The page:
A week after the Venice Biennale opens to thousands of art world VIPs, journalists, curators, and arts workers, the city has launched a fee program aimed at curbing the effects of “excessive tourism” that will require visitors and tourists to pay a €5 (about $5.36) in order to enter the city, the Guardian reports.

The trial program is unprecedented among major cities in the world, and despite Venice mayor Luigi Brugnaro’s announcement that the fee will make the city “livable” again, local residents have called the move akin to turning the city into a “theme park.” Some Venetian’s also say that the fee will do nothing to curb the effects of massive tourism, while simultaneously tarnishing the city’s reputation.

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“I can tell you that almost the entire city is against it,” Matteo Secchi, who leads Venessia.com, a residents’ activist group, told the Guardian. “You can’t impose an entrance fee to a city; all they’re doing is transforming it into a theme park. This is a bad image for Venice … I mean, are we joking?”

The fee will be mandatory only for access to Venice’s historic center and will only be in effect for 29 days, mostly weekends, from Thursday April 25 through July 14. Residence, overnight visitors, students, and children under 14 are exempt from the entry fee.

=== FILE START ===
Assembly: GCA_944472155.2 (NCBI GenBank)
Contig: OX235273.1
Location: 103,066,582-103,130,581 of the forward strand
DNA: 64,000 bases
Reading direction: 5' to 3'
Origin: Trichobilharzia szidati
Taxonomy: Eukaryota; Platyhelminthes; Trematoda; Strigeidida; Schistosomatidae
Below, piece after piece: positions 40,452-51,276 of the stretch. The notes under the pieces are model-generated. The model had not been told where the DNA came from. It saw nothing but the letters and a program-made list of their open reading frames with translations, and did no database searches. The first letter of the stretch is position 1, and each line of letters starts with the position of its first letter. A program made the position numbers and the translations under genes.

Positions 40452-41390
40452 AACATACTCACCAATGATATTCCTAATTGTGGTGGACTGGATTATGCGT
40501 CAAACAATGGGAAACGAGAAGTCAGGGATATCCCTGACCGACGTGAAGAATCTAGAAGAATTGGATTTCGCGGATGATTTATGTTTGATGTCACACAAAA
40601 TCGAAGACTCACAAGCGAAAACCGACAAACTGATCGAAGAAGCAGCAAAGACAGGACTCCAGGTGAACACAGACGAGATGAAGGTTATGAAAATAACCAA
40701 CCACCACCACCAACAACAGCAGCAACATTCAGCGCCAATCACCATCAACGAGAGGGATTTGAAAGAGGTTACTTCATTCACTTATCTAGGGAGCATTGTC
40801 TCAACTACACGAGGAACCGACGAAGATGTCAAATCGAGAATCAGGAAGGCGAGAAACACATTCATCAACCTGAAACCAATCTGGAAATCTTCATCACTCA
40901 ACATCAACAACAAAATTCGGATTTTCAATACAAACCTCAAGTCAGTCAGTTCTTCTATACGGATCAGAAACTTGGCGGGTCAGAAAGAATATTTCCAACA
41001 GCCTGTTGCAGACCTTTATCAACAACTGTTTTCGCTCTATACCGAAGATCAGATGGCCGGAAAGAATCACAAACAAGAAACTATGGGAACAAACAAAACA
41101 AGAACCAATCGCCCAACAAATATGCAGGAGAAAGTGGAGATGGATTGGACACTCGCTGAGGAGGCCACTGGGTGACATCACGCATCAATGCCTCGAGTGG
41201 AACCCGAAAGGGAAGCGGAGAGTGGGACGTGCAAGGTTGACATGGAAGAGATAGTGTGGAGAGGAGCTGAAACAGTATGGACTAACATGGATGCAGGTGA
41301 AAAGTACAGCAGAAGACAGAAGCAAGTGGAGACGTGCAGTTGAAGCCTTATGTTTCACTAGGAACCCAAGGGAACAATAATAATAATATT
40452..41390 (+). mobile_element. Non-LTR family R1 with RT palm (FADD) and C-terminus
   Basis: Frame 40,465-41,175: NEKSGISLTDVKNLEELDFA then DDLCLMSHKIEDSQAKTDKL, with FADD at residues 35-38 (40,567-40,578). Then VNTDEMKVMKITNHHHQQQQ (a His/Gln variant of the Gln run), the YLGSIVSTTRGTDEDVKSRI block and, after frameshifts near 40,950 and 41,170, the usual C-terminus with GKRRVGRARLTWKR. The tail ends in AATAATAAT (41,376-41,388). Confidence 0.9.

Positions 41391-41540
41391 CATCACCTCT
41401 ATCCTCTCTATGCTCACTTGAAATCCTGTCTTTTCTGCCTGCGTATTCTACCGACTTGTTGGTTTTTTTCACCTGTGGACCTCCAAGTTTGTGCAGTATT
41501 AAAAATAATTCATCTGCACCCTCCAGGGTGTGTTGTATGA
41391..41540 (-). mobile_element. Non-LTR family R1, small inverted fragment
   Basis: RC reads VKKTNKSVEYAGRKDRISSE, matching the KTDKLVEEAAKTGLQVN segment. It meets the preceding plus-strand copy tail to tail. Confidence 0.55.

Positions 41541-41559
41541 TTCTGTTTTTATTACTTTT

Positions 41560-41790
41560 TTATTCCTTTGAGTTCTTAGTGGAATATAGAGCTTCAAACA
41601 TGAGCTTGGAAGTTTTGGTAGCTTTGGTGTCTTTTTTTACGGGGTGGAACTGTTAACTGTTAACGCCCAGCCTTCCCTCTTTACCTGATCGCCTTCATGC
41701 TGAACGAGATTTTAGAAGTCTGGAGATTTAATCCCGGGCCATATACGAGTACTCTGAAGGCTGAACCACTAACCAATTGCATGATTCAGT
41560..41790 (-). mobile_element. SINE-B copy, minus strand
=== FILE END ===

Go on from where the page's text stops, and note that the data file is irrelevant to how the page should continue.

Tickets are purchasable online and random checkpoints have been established across five of the city’s main points of entry, including the train station at Santa Lucia. No ticket? Expect a fine of between €30 and €500. 

According to the Venice council 5,500 people booked a ticket for the April 25, which happens to be an Italian national holiday. Brugnaro denies the plan is merely a money-making scheme, though the city did earn €27,000 on the first day. Should the plan prove successful, the mayor says he would implement a tax cut for residents. 

The 60th Venice Biennale, titled “Strangers Everywhere” and curated by the Brazilian artistic director of the Museu de Arte de São Paulo, Adriano Pedrosa, officially opened on April 20 and will run through November 24. The last edition of the Biennale, in 2022, drew 880,000 visitors into the city despite Covid-related travel restrictions, a record for the international exhibition.